I still do a little bit of coin magic, but if I do, I’m going to use quarters or pennies or dimes — pocket change as opposed to half dollars. It’s a personal choice that I feel people can relate to better. They don’t have to look at the props as thoroughly. So, I do a version of the dime and penny, which is basically Scotch and Soda, and I think it works a lot better for me when it’s the dime and penny, or a quarter and gold dollar, or something like that.
You could also ask how many people touch a deck of playing cards these days. It seems like most people play cards on electronic devices now. So, maybe we’ve already reached the point where it seems weird to people your age to do something with cards.
I still do occasional card magic. I did focus on it for years, so it’s not something that I totally threw away. I just prefer to do stuff with phones and keys and gum and pocket change. But I still love card magic, and I have so many friends who do the best card magic that ever was seen, so I still think it’s awesome.
Do you think you’ll ever be an old dude someday going ‘Oh, I can’t believe no one’s doing iPhone magic any more?’
It has to progress with the times. When the iPhone is long gone I hope magic progresses to the point where it’s like ‘it was good for the time,’ then something new comes along and someone else does tricks with whatever comes next. I hope it just continues and whatever new technology comes out, people start working on it.
It seems that to me for the most part, people in magic are responsive to whatever’s good. But I’m sure there are also some people who don’t want to look at tricks created by really young folks. What kind of experience did you have releasing tricks at such a young age?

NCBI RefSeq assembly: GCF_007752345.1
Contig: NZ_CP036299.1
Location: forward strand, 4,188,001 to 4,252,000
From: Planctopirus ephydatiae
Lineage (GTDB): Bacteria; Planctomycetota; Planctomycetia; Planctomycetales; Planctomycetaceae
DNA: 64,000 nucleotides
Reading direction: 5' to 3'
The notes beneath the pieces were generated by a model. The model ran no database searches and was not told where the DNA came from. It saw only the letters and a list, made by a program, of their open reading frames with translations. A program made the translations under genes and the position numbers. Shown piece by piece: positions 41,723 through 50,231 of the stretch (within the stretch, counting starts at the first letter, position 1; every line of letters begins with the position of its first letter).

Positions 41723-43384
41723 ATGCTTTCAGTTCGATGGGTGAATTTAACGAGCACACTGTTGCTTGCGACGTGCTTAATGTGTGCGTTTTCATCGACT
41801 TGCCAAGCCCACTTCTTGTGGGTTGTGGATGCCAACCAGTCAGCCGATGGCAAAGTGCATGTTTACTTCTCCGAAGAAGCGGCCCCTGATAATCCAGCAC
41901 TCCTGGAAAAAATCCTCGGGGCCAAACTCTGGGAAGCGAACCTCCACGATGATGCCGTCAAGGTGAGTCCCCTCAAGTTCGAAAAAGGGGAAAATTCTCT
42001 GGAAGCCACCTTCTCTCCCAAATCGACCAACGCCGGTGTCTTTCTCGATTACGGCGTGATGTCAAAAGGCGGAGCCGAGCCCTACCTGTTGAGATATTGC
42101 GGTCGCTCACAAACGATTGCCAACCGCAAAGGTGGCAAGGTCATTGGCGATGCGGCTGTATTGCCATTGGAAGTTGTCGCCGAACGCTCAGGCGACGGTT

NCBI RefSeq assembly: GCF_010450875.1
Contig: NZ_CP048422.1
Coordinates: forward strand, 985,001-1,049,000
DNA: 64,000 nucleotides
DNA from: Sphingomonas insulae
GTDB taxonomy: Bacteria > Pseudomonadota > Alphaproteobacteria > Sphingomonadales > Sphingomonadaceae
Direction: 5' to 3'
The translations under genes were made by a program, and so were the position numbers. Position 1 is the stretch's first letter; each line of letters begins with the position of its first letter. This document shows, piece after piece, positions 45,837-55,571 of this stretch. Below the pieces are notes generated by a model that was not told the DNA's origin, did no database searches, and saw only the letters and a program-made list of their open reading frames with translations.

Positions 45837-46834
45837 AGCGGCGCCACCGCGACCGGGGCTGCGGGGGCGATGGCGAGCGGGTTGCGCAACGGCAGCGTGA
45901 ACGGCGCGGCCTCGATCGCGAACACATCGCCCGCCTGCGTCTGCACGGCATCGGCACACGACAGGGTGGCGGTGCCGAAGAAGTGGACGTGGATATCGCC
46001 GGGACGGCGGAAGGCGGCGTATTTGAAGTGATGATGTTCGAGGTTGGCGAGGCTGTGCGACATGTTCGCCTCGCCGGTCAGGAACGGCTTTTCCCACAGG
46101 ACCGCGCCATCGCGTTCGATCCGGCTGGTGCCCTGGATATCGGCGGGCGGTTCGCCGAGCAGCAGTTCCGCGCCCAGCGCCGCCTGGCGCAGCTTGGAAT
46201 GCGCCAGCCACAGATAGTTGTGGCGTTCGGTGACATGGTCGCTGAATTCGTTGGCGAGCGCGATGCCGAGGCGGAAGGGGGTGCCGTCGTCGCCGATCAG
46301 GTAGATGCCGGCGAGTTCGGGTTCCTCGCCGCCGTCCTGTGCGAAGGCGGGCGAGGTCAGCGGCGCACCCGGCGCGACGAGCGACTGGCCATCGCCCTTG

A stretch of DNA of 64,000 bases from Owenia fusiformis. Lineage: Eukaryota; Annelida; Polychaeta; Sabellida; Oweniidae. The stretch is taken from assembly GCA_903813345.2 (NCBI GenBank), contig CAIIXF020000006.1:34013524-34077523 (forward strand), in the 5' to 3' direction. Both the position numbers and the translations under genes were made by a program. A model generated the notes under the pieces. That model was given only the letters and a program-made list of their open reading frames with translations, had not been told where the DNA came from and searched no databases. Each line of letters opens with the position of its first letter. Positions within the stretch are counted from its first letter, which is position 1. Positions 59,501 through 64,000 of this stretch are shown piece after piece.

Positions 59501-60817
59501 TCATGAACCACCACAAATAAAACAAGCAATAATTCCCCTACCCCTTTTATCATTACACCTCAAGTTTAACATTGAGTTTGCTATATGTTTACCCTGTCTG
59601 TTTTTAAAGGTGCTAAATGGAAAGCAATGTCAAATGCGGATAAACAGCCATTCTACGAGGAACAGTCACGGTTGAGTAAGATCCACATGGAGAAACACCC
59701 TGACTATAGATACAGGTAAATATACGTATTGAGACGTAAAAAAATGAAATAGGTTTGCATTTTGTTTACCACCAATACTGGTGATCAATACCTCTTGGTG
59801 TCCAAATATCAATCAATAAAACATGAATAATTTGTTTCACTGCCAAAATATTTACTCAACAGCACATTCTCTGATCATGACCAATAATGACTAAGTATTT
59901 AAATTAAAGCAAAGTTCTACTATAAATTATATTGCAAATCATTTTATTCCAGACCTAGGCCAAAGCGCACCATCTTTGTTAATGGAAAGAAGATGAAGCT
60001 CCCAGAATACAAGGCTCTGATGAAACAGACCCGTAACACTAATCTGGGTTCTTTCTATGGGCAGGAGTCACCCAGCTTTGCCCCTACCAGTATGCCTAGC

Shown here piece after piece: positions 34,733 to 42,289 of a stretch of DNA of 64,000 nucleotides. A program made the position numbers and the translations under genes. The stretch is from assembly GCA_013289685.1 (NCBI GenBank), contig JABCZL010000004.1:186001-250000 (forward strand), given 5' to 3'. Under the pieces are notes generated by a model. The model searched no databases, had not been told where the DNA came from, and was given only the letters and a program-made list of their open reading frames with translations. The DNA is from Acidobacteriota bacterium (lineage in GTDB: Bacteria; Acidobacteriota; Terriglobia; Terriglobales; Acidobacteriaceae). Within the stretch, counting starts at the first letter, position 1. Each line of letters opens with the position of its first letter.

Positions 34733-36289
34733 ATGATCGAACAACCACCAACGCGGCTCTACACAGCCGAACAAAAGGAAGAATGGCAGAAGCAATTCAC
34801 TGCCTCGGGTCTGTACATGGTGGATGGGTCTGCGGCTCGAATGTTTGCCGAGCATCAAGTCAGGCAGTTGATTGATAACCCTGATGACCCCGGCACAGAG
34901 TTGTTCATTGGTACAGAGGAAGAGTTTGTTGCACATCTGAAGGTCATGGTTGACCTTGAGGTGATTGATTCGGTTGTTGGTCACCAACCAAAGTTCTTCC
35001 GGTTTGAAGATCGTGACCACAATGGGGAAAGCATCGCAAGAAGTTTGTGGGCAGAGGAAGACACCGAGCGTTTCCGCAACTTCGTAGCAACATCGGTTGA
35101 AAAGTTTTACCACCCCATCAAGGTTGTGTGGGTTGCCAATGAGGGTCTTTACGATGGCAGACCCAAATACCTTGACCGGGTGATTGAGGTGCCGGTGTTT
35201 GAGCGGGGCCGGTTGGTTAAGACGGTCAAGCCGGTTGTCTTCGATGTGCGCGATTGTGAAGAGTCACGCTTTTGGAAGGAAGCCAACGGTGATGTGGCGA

It’s hard when you're younger because not as many people take you seriously just because ‘what does a fourteen year old know compared to someone who’s forty-five and been in magic all their life? What do I have to teach at that point?’ I was lucky enough to work with Kozmo and Tim Trono who are very respected in the magic industry. That was a big help. As I progressed and people realized the magic’s not half bad, it became easier and easier, and now that I’m twenty it’s not as big of a deal.
I remember seeing you do one of your effects on the Today show with Copperfield there. Could you talk a little bit about that experience both in terms of the actual performance and the behind-the-scenes aspect of it?
The Today show was a lot of fun. It was a very rushed process in the sense that I sent them the video at the last moment possible because I didn’t learn about the contest until late. They contacted me about a week before the show was supposed to air on national TV and it was live. I went down a day before. They flew me to New York City, and at the time they said ‘do what you did in the video,’ which was the gum trick in its full presentation. But when I got there they cut it down. They wanted me to fit it into 25 to 30 seconds. Which was easy to do just by talking less. So, that’s the behind-the-scenes aspect. It was just so rushed, and kind of chaotic.
David Copperfield was someone I’ve looked up to since I was young. I sent them pictures, although they didn’t use them, of the very ticket I had from seeing David Copperfield in 2000 or 2001. And I have pictures of me wearing the t-shirt I bought from the show. So, I love David Copperfield, and it was awesome for me to get to talk to him. It was a very cool experience.
Was your only time interacting with him when you were on the air?
He has a very busy schedule, so he came in and left really quickly. He did talk to us for a small bit, but he had to go back to Las Vegas. He does two shows every night. So I didn’t get to talk to him much. But it was still super-cool that he was there and he was super nice.